We tried to post and immediately ICE came up with a reason as to why they would not release him. Their reasoning was that he had not turned in his passport. The Nigerian consul has very few locations in the US and they don't have one single location on the West Coast that doesn't require the person to appear in person. Obviously that's impossible when you're in detention. Even getting things like passport photos is completely impossible. His family fought to have his birth certificate recognized as legitimate proof of identity and they accepted it, stating that they would allow bond to move forward. But then almost immediately, they told us, okay, well actually, even though two days ago, we told you we would let you bond this person out we're not going to because he has his final court hearing coming up in two days. Throughout the month of November, December, January, and part of February, it was a constant battle with ICE. Every single time we would try to post bond for Okunlola, they would come up with a different reason why they weren't going to let him out. In February we filed a complaint against ICE for their treatment of him and the restriction of his release based on racial discrimination. Within less than 24 hours on a weekend, on a holiday weekend no less, they had already reached out to both the attorney and Okanlola himself, and promised to allow the bond to go through. This story highlights the amount of work that sometimes has to go into fighting back against the system that ostensibly allows people to win bond but in reality, it can be so much more complicated and so much more of a burden than anybody on the outside of the system can imagine.

OP: What is the most difficult thing that you face in your job? I'm sure there's lots of hurdles, but if you could choose one, what would it be?

JD: The lack of funds. All over the country, there are bond funds and everybody's struggling to get enough money to meet a massive need, even within the context of a lot of people being denied that opportunity. If there was one message I would want for folks to hear, it's that there is a need for money that can be used to pull people from the clutches of ICE, or as we call it, ransom. FFI is currently low on funding for bond, so I would encourage people to donate if you are able. We get 5-15 requests a week, often totaling well over $50,000, so every bit makes a difference!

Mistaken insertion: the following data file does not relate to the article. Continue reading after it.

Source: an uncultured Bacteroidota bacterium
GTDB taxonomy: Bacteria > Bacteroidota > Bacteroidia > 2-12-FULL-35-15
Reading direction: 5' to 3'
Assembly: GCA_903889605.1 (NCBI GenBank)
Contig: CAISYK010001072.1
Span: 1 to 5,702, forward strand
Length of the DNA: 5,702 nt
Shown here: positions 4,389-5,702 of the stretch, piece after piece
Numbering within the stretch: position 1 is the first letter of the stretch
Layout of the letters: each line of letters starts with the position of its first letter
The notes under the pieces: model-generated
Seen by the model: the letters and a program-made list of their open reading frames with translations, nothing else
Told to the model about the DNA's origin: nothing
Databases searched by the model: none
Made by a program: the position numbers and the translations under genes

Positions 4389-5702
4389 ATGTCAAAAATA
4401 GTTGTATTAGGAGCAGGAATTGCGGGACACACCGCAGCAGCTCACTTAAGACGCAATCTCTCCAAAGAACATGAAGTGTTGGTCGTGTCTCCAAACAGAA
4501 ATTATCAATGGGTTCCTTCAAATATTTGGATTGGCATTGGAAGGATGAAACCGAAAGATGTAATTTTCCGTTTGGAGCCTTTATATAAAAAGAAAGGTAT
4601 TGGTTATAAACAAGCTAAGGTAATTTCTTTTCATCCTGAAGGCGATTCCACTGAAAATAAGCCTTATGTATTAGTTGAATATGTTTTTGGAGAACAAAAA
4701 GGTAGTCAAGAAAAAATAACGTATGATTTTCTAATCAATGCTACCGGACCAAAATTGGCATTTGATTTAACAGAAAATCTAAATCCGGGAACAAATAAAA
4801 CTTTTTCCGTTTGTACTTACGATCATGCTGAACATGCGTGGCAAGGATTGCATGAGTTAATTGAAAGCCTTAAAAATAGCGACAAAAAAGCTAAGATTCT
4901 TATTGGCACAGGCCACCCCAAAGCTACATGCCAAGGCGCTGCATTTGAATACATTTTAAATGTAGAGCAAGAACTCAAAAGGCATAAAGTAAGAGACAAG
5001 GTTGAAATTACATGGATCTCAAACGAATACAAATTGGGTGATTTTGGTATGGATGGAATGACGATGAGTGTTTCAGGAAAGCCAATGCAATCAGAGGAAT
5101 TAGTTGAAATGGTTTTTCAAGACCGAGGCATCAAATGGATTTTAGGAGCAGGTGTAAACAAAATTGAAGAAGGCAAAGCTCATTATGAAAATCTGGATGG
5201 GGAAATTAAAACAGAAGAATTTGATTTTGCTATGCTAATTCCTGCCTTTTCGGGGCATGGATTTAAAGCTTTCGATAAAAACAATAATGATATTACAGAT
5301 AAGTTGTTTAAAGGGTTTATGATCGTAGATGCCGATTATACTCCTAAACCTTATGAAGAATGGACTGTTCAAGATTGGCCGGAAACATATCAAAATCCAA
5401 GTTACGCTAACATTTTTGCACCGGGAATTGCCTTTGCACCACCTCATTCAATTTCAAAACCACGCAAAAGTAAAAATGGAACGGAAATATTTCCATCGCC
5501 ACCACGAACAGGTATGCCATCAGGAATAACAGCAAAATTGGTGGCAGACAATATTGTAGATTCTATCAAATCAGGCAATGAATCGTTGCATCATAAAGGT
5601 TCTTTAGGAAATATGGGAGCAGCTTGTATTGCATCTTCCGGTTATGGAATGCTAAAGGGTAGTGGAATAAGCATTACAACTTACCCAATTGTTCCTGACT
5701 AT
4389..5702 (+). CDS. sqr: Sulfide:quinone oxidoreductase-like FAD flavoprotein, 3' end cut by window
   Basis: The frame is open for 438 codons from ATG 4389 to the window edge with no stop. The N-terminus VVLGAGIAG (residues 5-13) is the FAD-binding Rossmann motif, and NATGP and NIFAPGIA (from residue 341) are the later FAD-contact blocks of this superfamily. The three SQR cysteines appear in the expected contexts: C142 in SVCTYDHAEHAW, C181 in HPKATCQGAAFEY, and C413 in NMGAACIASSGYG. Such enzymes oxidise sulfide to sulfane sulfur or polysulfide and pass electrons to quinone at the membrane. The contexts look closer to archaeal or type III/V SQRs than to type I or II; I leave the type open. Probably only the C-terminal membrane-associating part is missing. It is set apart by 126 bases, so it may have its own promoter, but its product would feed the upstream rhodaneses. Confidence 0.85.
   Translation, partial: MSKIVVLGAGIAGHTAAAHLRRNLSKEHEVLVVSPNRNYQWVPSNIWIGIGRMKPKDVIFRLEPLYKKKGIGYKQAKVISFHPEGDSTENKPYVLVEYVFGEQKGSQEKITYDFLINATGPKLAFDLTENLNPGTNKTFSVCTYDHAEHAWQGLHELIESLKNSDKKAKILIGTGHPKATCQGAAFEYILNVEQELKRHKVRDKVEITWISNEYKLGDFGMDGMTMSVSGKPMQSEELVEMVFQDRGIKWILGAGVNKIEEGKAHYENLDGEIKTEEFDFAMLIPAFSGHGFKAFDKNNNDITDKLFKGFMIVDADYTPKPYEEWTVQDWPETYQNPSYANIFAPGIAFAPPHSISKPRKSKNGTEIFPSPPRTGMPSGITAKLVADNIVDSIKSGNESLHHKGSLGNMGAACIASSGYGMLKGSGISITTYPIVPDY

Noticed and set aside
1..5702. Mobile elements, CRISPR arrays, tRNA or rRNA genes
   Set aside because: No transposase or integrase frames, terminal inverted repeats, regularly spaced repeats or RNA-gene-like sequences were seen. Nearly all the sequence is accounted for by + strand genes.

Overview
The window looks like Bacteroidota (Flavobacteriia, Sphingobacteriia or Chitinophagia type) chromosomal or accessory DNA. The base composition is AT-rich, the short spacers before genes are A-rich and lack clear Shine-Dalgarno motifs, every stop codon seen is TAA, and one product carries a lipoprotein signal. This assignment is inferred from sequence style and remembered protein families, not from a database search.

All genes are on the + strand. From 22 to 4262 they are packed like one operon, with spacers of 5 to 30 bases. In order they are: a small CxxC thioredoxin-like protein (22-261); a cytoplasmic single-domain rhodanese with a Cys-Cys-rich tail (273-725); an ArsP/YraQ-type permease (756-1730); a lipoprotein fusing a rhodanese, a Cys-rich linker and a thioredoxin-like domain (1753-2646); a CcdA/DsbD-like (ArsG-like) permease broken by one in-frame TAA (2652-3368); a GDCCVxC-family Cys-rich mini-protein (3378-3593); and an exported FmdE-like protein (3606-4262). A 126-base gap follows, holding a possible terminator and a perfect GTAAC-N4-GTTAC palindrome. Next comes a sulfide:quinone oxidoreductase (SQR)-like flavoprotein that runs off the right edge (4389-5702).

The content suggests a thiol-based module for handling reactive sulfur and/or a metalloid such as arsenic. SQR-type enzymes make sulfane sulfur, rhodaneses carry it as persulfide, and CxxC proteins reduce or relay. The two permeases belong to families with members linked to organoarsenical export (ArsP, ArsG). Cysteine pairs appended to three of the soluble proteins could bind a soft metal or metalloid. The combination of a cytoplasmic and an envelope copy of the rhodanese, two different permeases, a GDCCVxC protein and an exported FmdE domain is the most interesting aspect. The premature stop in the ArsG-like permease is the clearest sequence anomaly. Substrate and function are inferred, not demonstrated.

OP: To end on a positive note, what is something about your job that brings you joy and the strength to continue on?

JD: I think for me, it's seeing people getting out. That moment of somebody being with their family and not having lost their case when they had a court hearing the next day. Just the hope of people being able to fight another day to get out of detention.

CM: For me, some of the most inspiring moments have been these moments of connection where someone we're bonding out in one state happens to be connected to someone else in our network who is advocating for them in another state, and other moments of synchronicity like that. Also, I’ve often had the experience of meeting family members in the bond office who are just trying to pay bonds on behalf of their family member. I've constantly experienced gross disparity in the way that I am treated compared to the way that other people are treated. I'm always treated like I might be a lawyer, so I get spoken to like I'm a 'ma'am', then they just lie to the next person they talk to and tell them all the wrong things. So over the years it's been a process of doing my best to help people get their family members out. That solidarity has been really important.  

Liv Pasquarelli graduated from Pratt Institute in 2016 with a BFA in Communication Design and Photography. In 2017, she launched her blog, The Indie Mood, which features news and reviews on indie beauty brands. She now works as a freelance copywriter creating SEO-optimized articles to bring traffic to businesses in a variety of industries. With over 5 years of online writing experience, she has worked closely in growing brands such as Autonomous and Jacque Mdigo Cosmetics. She moved from Brooklyn to Rhode Island in March of 2020, and has been working on improving and publishing her creative writing, including her poetry and short stories.